This week, Bricks & Mortar host Sarah Jackman is joined by Hollis’s head of ESG Consulting, Katherine Beisler, for a catch-up on its new junior board.
Established earlier this year with the intention of nurturing talent and increasing diversity of thought within the organisation, Beisler reflects on her own experience of being elected to the 12-strong board.
It’s an opportunity that has helped her to foster greater contacts within the organisation and hear a range of different perspectives, as well as broadening her understanding of what’s going on within the business.
Tune in to hear the full discussion.
“You can’t avoid it. It is here to stay.”
John Davies, head of sustainability at Derwent London, knows that the ESG agenda is now inescapable for real estate companies large and small.
In this 30-minute podcast, recorded as part of EG’s upcoming ESG special, deputy editor Tim Burke is joined by Davies, DWF senior partner Melanie Williams, Stride Treglown sustainability director John Wright, and Evora co-founder Ed Gabbitas to discuss the challenges in embedding an ESG strategy into a property business — and their advice for businesses making their first moves in this area.
For more ESG news, analysis and commentary from EG, head to https://www.egi.co.uk/sustainability/
Jess Harrold, Emily Wright, Pui-Guan Man and Tim Burke make their triumphant return to EG's recording studio for a full-spirited reunion in the first ever in-person episode of EG Like Sunday Morning.
Pui and Tim round up the major news stories of the week, Emily airs her views on the return to the office, and the whole team share their lockdown indulgences and life-changing experiences from the pandemic.
In this second of two EG Property Podcasts looking at the power of difference, EG editor Samantha McClary asks whether real estate has really moved from tolerating difference to embracing and celebrating them.
Joining her in this 40 minute discussion are Sasha Covington, chief operating officer in JLL's UK valuation advisory business, Michael Toft, head of care homes at Octopus Real Estate and Canary Wharf Group's managing director of people and culture Jane Hollinshead.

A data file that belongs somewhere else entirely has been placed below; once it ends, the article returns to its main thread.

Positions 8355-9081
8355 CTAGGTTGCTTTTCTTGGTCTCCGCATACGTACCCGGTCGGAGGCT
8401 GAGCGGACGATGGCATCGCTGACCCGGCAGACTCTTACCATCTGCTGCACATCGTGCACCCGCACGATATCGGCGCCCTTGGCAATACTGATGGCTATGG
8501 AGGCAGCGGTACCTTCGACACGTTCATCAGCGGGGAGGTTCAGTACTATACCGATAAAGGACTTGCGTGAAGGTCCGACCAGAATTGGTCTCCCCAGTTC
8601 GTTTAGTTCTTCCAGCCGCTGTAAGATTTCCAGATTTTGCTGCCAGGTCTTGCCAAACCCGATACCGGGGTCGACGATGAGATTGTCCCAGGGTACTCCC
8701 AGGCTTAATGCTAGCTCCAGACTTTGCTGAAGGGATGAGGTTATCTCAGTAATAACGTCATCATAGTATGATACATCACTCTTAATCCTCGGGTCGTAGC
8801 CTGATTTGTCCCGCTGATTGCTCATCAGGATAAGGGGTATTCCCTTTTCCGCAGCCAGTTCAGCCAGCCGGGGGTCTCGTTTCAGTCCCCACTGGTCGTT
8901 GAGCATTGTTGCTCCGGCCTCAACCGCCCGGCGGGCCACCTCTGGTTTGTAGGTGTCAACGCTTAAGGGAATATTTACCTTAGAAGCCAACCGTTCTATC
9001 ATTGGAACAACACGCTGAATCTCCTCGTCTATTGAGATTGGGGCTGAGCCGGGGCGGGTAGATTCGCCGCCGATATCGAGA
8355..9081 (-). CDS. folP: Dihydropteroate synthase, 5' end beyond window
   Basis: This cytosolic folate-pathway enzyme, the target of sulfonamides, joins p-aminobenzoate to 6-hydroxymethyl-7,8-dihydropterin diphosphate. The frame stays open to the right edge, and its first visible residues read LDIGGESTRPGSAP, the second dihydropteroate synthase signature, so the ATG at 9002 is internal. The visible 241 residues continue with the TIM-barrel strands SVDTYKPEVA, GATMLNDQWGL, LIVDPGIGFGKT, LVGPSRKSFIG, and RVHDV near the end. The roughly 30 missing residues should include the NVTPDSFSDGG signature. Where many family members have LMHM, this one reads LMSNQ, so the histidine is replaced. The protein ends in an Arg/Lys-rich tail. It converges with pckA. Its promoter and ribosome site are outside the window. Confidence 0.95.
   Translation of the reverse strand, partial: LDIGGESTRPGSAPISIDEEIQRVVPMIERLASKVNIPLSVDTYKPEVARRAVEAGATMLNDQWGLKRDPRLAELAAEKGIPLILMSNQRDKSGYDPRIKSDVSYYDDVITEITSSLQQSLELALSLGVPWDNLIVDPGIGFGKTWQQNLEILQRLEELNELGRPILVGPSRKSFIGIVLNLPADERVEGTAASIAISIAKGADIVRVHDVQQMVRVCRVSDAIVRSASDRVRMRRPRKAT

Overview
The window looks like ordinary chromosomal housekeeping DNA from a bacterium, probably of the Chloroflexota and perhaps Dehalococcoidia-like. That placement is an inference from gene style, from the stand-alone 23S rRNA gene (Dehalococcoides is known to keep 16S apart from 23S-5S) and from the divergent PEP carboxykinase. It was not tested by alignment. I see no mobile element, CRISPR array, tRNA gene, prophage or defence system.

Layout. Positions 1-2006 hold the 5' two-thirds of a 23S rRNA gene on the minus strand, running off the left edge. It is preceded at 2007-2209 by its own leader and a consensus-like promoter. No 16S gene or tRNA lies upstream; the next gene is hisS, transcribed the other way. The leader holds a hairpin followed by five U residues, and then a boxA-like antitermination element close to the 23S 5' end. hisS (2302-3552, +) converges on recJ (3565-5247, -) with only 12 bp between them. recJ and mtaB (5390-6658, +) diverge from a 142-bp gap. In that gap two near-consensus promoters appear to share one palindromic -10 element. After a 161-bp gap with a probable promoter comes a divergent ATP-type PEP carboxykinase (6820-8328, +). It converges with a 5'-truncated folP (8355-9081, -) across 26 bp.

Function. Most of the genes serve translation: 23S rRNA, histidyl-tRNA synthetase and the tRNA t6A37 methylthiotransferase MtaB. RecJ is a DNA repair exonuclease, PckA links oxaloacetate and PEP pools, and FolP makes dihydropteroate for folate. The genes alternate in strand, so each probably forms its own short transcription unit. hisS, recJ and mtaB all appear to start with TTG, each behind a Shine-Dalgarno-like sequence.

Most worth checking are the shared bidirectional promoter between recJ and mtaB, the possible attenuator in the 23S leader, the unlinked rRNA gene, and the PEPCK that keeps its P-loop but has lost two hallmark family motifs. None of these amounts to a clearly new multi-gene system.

Listen in as the trio discuss how much further real estate needs to move and what actions it has to take if difference really is to be celebrated.
On the latest episode of On the Case, Jess Harrold is joined by Nick Trompeter QC, of Selborne Chambers, to discuss the decision in London Trocadero (2015) LLP v Picturehouse Cinemas Ltd and others  EWHC 2591 (Ch);  PLSCS 165 – a significant unpaid rent claim arising out of the Covid-19 pandemic.
Trompeter, who acted for the successful landlord, addresses the defences to the claim raised by the cinema chain tenant, and how the High Court dealt with each of them.
In addition, he looks at the implications of this judgment together with earlier unpaid rent rulings, considers whether any real grounds of defence are left open to tenants, and offers his thoughts on whether his type of claim may be pursued by more landlords.
For the latest Future of Real Estate podcast, Damian Wild joins an investor tour of Birmingham to learn how the city is pitching inward investment opportunities. The council is the 20th biggest land owner in the country and, with the Commonwealth Games and HS2 on the horizon, believes it is on the cusp of a golden decade. He asks leader Ian Ward and interim chief executive Deborah Cadman why they believe their investment story stacks up.